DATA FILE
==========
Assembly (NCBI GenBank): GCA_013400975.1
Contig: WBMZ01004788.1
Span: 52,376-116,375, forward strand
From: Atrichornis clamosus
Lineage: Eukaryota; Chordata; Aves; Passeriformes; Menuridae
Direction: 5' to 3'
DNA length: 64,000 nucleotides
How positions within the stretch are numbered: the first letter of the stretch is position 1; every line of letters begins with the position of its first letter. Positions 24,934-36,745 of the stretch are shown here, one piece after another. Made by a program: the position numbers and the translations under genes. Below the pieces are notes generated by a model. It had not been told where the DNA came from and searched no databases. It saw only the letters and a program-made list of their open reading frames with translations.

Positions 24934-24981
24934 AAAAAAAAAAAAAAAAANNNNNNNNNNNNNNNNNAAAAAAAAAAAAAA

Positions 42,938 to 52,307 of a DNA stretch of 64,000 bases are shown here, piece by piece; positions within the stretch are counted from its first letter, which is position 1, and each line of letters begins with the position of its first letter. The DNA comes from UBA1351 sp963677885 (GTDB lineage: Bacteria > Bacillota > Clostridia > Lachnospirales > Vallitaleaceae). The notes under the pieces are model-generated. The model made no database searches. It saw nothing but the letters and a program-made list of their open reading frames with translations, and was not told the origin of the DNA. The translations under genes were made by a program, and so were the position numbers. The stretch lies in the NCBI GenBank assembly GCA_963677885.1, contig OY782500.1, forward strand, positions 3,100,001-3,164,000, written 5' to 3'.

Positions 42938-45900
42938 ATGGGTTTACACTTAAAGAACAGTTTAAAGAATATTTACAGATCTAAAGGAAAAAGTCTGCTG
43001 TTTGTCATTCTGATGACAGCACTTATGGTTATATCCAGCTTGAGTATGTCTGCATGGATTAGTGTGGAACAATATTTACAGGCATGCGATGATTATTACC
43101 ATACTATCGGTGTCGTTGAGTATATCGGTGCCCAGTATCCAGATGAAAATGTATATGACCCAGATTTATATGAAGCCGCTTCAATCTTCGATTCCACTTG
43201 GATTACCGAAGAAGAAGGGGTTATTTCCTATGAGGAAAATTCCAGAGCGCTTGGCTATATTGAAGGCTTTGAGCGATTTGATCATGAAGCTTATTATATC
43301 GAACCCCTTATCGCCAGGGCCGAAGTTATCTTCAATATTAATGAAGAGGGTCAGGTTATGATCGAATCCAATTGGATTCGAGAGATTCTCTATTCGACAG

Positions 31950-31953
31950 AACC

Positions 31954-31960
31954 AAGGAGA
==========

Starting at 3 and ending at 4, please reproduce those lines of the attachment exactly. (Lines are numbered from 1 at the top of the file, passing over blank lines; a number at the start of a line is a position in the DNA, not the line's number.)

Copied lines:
Span: 52,376-116,375, forward strand
From: Atrichornis clamosus